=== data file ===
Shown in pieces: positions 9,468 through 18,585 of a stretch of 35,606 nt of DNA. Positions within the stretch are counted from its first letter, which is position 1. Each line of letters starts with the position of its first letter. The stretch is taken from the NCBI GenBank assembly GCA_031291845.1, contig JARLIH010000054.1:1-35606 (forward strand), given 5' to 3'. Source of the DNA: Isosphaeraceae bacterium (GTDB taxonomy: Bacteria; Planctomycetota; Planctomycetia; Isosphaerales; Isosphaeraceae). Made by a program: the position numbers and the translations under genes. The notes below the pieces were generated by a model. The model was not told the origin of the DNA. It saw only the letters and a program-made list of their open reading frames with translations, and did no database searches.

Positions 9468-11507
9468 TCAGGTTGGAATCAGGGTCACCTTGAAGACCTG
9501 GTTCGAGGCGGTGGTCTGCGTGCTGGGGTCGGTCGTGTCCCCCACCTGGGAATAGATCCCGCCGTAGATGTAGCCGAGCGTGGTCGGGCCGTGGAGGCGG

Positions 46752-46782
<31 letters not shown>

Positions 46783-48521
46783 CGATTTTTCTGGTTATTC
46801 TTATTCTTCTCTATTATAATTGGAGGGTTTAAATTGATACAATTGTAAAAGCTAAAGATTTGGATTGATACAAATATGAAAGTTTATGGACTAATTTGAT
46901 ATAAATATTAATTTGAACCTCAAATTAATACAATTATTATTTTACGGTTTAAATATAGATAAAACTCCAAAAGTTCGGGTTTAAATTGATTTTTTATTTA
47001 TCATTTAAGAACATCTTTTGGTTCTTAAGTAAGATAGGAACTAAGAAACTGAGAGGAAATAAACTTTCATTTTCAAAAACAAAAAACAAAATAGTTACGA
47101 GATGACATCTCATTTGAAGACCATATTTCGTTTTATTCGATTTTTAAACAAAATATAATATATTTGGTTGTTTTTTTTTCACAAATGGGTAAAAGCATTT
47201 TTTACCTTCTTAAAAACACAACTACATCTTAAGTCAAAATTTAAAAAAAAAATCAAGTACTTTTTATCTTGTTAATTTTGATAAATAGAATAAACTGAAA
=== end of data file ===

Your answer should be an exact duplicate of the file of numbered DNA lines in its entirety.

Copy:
Shown in pieces: positions 9,468 through 18,585 of a stretch of 35,606 nt of DNA. Positions within the stretch are counted from its first letter, which is position 1. Each line of letters starts with the position of its first letter. The stretch is taken from the NCBI GenBank assembly GCA_031291845.1, contig JARLIH010000054.1:1-35606 (forward strand), given 5' to 3'. Source of the DNA: Isosphaeraceae bacterium (GTDB taxonomy: Bacteria; Planctomycetota; Planctomycetia; Isosphaerales; Isosphaeraceae). Made by a program: the position numbers and the translations under genes. The notes below the pieces were generated by a model. The model was not told the origin of the DNA. It saw only the letters and a program-made list of their open reading frames with translations, and did no database searches.

Positions 9468-11507
9468 TCAGGTTGGAATCAGGGTCACCTTGAAGACCTG
9501 GTTCGAGGCGGTGGTCTGCGTGCTGGGGTCGGTCGTGTCCCCCACCTGGGAATAGATCCCGCCGTAGATGTAGCCGAGCGTGGTCGGGCCGTGGAGGCGG

Positions 46752-46782
<31 letters not shown>

Positions 46783-48521
46783 CGATTTTTCTGGTTATTC
46801 TTATTCTTCTCTATTATAATTGGAGGGTTTAAATTGATACAATTGTAAAAGCTAAAGATTTGGATTGATACAAATATGAAAGTTTATGGACTAATTTGAT
46901 ATAAATATTAATTTGAACCTCAAATTAATACAATTATTATTTTACGGTTTAAATATAGATAAAACTCCAAAAGTTCGGGTTTAAATTGATTTTTTATTTA
47001 TCATTTAAGAACATCTTTTGGTTCTTAAGTAAGATAGGAACTAAGAAACTGAGAGGAAATAAACTTTCATTTTCAAAAACAAAAAACAAAATAGTTACGA
47101 GATGACATCTCATTTGAAGACCATATTTCGTTTTATTCGATTTTTAAACAAAATATAATATATTTGGTTGTTTTTTTTTCACAAATGGGTAAAAGCATTT
47201 TTTACCTTCTTAAAAACACAACTACATCTTAAGTCAAAATTTAAAAAAAAAATCAAGTACTTTTTATCTTGTTAATTTTGATAAATAGAATAAACTGAAA